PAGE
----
The Verdon and Provence Round 1

I’m back from the Verdon and Provence! It was awesome! I don’t quite know what else to say about it! So here are some pictures:

I made the annoying train trek down to Aix (changing stations in Paris, ten-minute connection in Lyon) to meet up with Frère and Belle-sœur at the Aix TGV station. We had to immediately leave (my train was 15 minutes late) to catch a taxi to the gare routière in central Aix. Our taxi driver got us there with plenty of time to buy our tickets, but the man at the ticket counter told us he couldn’t accept bank cards. We still don’t know why. There was a machine on the counter for bank cards. So I ran to the nearest post office to get cash, and we ended up getting on the bus with one or two minutes to spare. We took the bus to Riez in the Verdon where Julien picked us up and drove us to La Palud where he was camping with friends and we had booked a little hotel.

The drive on the way was quite scenic:

The Lac Sainte Croix

Frère and Belle-sœur against the canyon

Frère was willing to try rock-climbing that first evening, and I was quite impressed. I told J I was sure I would panic on the rockwall since in the Verdon, you rappel down and then climb back up, with a drop of 1000 feet below you.

Frere climbing

The next day we set off on the Sentier Martel, a hike through the canyon that takes 6-8 hours (we did it under 6).

Frere and belle-sœur toward the beginning of the hike

Belle-sœur and I were wearing garbage bags because it kept threatening to rain.

Here is what we walked up and down several times.

The walk isn’t too hard except for several spots where you’re walking more on your hands and knees, and one spot with a metal staircase/ladder.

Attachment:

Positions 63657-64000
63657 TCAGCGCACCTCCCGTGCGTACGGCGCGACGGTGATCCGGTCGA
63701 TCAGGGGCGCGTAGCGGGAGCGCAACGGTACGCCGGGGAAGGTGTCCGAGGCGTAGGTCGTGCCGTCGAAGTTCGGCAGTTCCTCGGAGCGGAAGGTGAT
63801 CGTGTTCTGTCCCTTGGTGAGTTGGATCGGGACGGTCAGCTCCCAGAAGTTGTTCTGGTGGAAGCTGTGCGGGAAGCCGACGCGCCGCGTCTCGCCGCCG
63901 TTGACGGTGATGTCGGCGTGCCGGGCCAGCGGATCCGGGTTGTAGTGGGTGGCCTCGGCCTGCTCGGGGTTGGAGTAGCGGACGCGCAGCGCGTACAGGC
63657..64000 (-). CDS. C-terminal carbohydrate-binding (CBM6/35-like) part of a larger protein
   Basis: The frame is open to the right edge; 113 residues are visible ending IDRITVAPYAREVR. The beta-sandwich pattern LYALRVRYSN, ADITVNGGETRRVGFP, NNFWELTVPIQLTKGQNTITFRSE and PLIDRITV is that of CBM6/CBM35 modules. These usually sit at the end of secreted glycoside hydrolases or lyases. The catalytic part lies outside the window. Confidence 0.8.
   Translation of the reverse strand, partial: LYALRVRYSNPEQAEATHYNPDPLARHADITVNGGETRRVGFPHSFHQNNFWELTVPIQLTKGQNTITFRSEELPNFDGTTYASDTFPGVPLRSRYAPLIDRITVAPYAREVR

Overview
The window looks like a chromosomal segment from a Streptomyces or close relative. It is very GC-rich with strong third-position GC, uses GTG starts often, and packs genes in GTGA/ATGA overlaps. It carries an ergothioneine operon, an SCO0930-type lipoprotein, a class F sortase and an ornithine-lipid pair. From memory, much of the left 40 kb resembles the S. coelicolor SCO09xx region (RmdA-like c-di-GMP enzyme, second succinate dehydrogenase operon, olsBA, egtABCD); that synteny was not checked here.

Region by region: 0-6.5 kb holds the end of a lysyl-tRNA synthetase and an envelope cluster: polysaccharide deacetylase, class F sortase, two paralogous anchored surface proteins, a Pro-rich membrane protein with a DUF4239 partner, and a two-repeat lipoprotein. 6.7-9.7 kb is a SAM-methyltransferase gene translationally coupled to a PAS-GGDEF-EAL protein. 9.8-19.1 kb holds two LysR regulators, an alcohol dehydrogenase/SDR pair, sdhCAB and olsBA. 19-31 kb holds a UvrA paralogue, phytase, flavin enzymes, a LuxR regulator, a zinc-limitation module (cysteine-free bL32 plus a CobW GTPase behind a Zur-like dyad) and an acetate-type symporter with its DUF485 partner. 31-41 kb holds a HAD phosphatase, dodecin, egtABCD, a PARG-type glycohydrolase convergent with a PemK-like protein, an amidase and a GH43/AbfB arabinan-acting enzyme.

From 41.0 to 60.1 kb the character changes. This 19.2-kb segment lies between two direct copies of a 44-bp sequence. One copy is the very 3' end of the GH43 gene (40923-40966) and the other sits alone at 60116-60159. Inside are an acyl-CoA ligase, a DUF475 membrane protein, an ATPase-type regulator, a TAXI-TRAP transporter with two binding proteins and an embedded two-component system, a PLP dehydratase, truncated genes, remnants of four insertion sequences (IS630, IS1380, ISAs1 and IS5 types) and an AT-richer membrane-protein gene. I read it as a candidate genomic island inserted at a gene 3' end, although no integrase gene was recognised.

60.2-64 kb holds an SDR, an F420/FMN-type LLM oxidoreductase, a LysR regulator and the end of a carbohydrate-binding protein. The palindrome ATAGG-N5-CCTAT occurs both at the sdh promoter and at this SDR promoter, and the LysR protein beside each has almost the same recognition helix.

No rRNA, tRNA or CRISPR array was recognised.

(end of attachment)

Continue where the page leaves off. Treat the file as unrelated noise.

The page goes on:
At one point, at the bottom, we decided to stop and eat lunch. It started to rain and we had to hide under the trees.

At the bottom of the canyon, just before it started pouring rain

From closer to the top

We left J in the Verdon and went on to Aix-en-Provence. We spent the first evening wandering around getting our bearings in the city.

The portrait of Cezanne

The next day we rented a car and went into the Lubéron. My favorite stop was Roussillon, which is one of the biggest sites for ocre dye, because it’s built on (and of) all this red rock.

Doorway in Roussillon

Building in Roussillon

The church

In Roussillon you can pay a few euros to do the Sentier des Ocres, a 45-minute walk. This was my favorite part of the day.

The Sentier des Ochres

A little path through the woods in the Sentier des Ochres

A rock formation in the Sentier des Ochres

We ended the day in Fontaine de Vaucluse.

The gouffre by the water source in Fontaine de Vaucluse

Monday morning, before I left to come back to Poitiers, we followed the Chemin de Cézanne, which was marked throughout the city with these little gold medallions.

The Chemin de Cezanne

It takes you past things like this.

I got back to Poitiers Monday night, gave oral exams all day yesterday, and now am back to stressing about the regular things: CAFEP and titre de séjour. The DIRECCTE for my department has walk-in hours tomorrow morning so, since I’ve e-mailed them and gotten no response yet, I’m going to go and see if they can tell me how to get a carte salariée with a contract from the Rectorat (which I would have if I pass the CAPES in July). In other admin news, all the private concours admissibles for the region will apparently go for interviews for the Accord Collégial next Friday, just under the wire since I leave the 20th to see my parents in the south.

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